Saturday, December 27, 2014

Still a tiny bit of room at the inn/monastery in Sulaimani

One would think that there was not even a tiny bit of floor space to spare. In August over 200 persons found refuge in the Virgin Mary Monastery in Sulaimani, Iraqi Kurdistan. Many of the families had fled by foot from the Christian city of Qaraquosh when militant forces invaded the area. Father Jens says that when the monks and sisters  heard the news that morning they knew that preparations had to begin very quickly. Sure enough, within hours 600 people had come into Sulaimani desperately looking for a place to lay their heads and for something to fill their bellies.

On December 25 the environment in the little monastery has settled down. Each family has a tiny cubicle separated by blue and green striped canvas. Father Jens says that he has enough funding right now to feed everyone for four months. Long plastic sheeting creates a windbreak and a place for the older children to have school on days when it is not Christmas. This may be  the situation for a long time. The Christians are not going back to Qaraquosh anytime soon, if ever.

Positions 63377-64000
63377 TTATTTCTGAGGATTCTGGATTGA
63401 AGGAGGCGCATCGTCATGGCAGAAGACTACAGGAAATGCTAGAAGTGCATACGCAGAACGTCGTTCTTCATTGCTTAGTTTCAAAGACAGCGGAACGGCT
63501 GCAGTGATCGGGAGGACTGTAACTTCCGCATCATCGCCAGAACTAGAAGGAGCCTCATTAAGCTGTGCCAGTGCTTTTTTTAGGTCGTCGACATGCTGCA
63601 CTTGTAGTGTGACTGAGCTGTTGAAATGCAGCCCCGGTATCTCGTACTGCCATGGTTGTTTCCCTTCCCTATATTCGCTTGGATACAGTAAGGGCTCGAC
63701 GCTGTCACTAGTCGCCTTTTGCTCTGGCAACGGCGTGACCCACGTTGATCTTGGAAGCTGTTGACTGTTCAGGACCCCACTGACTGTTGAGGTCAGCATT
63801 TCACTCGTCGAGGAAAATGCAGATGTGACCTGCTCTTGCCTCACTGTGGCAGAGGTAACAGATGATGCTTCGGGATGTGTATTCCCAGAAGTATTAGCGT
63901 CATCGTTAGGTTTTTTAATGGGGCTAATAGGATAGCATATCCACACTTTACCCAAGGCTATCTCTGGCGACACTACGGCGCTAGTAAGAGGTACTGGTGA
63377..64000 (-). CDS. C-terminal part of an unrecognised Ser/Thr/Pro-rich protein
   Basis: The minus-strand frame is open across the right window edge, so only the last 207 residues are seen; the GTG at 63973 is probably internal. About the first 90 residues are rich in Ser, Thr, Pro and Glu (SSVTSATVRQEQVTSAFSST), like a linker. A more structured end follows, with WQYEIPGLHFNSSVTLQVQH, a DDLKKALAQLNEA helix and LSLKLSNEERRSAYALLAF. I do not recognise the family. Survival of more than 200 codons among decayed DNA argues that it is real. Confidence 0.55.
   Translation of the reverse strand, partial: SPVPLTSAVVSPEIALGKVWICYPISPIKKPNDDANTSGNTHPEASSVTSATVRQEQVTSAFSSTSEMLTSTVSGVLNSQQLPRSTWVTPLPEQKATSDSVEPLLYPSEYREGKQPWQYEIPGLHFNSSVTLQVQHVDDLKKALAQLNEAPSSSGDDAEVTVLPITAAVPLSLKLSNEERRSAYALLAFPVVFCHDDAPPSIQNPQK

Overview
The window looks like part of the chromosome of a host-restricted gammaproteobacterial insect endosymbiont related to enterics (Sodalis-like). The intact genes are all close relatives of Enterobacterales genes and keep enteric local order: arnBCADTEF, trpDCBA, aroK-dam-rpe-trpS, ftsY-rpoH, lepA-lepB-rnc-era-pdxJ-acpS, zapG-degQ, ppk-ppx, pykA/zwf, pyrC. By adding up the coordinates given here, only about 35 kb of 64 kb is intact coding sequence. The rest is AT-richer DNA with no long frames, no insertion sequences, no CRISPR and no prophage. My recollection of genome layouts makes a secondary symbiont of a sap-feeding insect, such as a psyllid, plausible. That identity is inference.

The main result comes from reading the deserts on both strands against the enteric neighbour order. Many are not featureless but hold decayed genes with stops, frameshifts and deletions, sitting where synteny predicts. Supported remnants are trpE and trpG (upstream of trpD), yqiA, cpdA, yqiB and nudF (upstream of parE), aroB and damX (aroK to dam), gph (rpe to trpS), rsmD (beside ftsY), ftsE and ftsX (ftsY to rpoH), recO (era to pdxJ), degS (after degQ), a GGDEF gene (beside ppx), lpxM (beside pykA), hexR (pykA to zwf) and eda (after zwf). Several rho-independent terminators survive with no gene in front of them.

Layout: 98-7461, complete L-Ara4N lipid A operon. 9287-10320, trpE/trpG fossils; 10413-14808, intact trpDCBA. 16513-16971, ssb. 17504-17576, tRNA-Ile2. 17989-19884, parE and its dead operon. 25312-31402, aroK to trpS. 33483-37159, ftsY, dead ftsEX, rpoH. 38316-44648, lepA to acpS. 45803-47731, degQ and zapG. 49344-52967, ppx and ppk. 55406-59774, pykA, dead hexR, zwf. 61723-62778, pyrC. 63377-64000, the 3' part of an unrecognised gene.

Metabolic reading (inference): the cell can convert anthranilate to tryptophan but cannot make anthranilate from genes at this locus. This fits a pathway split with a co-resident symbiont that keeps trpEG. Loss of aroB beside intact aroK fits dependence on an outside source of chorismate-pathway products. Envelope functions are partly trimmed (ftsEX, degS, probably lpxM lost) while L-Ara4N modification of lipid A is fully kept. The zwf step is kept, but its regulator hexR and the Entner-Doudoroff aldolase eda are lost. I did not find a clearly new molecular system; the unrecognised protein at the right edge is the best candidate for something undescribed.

On Christmas Day the monastery offered an English mass. People from many different countries came to sit on the straight benches in the portion of the sanctuary that is still held to be the worship space, a place for the sacred that is different yet similar to the holy space that gives rest to  the wandering ones.

 Throughout the service women slipped silently in and out of the little living spaces: gathering food for their family or removing dirty dishes. The room was suprisingly quiet considering how many were housed there, broken only by the occasional small person's voice. And we sat  listening to the ancient stories of the prophets predicting that someday nations would not learn war anymore.

It brought to my mind the story of the full inn or house in Bethlehem. People, people everywhere, trying to get along, trying to survive conditions that are so less than ideal. But as Father Jens pointed out, this is not an unusual situation in Iraqi Kurdistan, in the Middle East, or in the whole wide world.

When the mass was over we were all invited  to join  the families for a cup of tea. I had made two large German stollen as a gift for Jens so they were cut into little pieces and served to everyone who wanted one. It felt a little like the loaves and fishes only there were not even crumbs left at the end.

Before I left the courtyard with my friend Ann, Father Jens asked how it was for me to be alone at Christmas. "You know, if you need company or a community we do have a guest room open. You could come to stay here with us all." I thanked him gratefully. 

A few months ago my team interviewed Father Jens. The short video, Father Jens on Christianity,
Islam and ISIS violence in Iraqi Kurdistan, can be found here.